Loganair has reported a pre-tax loss of nearly £9 million for the year to March 2018, citing the end of its franchise agreement with Flybe as a major factor.
The Glasgow-based airline warned a loss was likely after the agreement between the two carriers ended last August, meaning Loganair could no longer fly under the Flybe banner.
The break-up with the largely domestic carrier left Loganair competing on six routes of its “largest routes”, including a number in the Highlands and Islands of Scotland.
"This year’s results bring to an end 17 consecutive years in profit for Loganair, and the fact that we forecast last year that we would be loss-making in 2017/18 makes it no less painful,” said Loganair chairman David Harrison.
"The extent of the loss is a direct result of competition on six of our eight largest routes. From the outset, we maintained the markets on these routes were simply not big enough to sustain the level of seat capacity being introduced - this indeed proved to the case."
Loganair previously warned the Flybe split would result in a number of one-off costs, including rebranding, creating a new reservations system and booking website, plus a contact centre at Glasgow airport.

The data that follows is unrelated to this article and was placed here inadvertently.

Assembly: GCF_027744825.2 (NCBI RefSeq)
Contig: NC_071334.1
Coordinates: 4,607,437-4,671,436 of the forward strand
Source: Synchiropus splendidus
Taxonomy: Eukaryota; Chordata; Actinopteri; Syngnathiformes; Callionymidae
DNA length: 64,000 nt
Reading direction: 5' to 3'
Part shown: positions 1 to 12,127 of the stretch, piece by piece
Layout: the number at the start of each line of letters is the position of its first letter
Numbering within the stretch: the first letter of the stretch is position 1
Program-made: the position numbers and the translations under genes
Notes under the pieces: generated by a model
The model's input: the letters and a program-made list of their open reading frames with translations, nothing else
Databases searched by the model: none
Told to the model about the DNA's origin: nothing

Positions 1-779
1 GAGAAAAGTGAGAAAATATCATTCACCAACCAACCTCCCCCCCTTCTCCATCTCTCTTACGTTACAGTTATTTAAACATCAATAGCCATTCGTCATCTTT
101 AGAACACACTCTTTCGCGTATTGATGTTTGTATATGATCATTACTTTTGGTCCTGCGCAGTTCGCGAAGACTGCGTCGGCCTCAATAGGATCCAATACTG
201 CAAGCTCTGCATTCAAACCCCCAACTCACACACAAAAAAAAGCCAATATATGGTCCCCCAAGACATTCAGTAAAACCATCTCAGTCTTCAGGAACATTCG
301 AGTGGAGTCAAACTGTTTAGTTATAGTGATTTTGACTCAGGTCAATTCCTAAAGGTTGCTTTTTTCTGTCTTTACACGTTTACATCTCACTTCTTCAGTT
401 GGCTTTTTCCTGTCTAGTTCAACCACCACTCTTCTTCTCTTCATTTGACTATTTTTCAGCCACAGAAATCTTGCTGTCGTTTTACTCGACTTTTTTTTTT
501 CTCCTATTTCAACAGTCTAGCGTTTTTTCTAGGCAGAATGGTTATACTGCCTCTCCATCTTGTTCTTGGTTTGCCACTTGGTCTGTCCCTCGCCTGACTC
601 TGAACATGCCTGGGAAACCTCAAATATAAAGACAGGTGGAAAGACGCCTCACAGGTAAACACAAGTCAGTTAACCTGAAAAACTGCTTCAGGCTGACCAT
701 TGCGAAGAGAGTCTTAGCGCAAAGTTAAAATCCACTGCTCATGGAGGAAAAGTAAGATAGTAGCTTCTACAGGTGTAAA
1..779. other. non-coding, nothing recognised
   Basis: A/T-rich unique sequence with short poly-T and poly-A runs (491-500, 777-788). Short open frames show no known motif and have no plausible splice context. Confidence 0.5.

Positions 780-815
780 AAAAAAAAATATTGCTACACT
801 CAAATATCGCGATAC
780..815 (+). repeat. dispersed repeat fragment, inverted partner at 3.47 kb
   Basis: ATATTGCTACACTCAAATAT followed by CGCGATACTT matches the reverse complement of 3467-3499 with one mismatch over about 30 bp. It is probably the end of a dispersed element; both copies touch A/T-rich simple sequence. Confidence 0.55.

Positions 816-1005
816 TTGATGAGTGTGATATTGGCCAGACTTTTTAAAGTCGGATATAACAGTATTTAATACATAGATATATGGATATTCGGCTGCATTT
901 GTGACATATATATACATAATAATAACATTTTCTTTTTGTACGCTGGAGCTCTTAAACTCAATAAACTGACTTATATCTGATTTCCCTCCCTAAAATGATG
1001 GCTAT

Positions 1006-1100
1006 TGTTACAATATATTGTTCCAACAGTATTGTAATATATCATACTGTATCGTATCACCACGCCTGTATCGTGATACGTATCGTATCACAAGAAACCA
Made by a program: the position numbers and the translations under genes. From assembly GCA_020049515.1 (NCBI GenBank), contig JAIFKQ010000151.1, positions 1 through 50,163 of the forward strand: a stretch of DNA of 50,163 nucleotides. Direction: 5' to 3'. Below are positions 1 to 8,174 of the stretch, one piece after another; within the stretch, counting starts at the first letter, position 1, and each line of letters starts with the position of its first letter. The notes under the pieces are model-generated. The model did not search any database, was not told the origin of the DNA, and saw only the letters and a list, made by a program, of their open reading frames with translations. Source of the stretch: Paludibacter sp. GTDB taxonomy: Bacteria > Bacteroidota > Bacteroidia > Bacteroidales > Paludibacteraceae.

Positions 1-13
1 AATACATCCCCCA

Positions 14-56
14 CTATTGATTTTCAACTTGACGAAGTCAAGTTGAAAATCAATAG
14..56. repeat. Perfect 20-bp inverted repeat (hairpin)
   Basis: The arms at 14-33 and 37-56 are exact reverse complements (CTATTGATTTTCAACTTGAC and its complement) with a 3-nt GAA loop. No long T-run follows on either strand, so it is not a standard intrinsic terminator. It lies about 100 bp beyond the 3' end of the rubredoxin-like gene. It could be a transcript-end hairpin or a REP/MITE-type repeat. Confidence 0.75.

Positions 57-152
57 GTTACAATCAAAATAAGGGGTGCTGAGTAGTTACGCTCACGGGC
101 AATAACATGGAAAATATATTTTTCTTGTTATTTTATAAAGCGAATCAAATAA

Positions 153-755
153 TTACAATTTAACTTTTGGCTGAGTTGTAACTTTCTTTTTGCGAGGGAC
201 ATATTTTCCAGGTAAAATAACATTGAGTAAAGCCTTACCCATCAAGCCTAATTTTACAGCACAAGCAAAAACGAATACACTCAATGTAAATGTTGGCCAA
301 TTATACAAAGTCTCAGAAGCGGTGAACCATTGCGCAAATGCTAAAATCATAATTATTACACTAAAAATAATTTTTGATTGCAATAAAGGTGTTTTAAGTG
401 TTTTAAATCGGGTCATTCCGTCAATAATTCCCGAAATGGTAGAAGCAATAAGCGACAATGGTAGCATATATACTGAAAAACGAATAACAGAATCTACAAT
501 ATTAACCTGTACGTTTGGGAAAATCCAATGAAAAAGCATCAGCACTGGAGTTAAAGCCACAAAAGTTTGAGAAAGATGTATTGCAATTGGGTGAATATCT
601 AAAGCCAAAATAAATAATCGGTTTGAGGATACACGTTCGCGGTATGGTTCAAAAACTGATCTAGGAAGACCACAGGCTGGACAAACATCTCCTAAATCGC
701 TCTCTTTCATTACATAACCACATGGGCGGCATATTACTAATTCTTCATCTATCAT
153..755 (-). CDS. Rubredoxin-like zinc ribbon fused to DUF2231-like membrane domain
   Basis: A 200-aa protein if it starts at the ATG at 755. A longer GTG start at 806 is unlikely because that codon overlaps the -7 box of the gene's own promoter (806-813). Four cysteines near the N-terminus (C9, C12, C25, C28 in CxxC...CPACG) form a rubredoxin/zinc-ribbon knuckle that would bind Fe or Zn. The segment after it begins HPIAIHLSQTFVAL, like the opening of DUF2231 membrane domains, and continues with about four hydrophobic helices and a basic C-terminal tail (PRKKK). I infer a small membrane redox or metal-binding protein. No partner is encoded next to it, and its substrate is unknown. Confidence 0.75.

These, said Loganair, amounted to £2.98 million as it sought to re-establish itself as a standalone brand.
Delayed code sharing agreements cost a further £2 million but competition with Flybe was the major hit, estimated to have been worth £6.8 million.
Jonathan Hinkles, managing director, said prices on competitive routes “fell to unsustainable levels”.
Loganair signed three new interline agreements earlier this year with Air France, KLM and Thomas Cook Airlines. A deal with Emirates was said to be close too, as well as three more international airlines.
And just this month, the Scottish carrier said it was planning to expand flights to Europe next year with its first new jet aircraft for nearly 30 years.
Its two 50-seat Embraer aircraft, sourced from sister airline bmi, are expected to be deployed on a new Glasgow-Brussels route.
In the year to March 2018, Loganair passenger numbers were up 6.2% to 812,541 - a record high - while turnover increased 7% to £110.7 million.
Hinkles added he was proud of the carrier’s rebrand, system improvements and sales and marketing programme.
However, Loganair has been forced to postpone its Carlisle programme, serving Southend, Belfast and Dublin, until September following delays to the resumption of commercial flights from the Lake District airport due to a lack of trained air traffic control staff.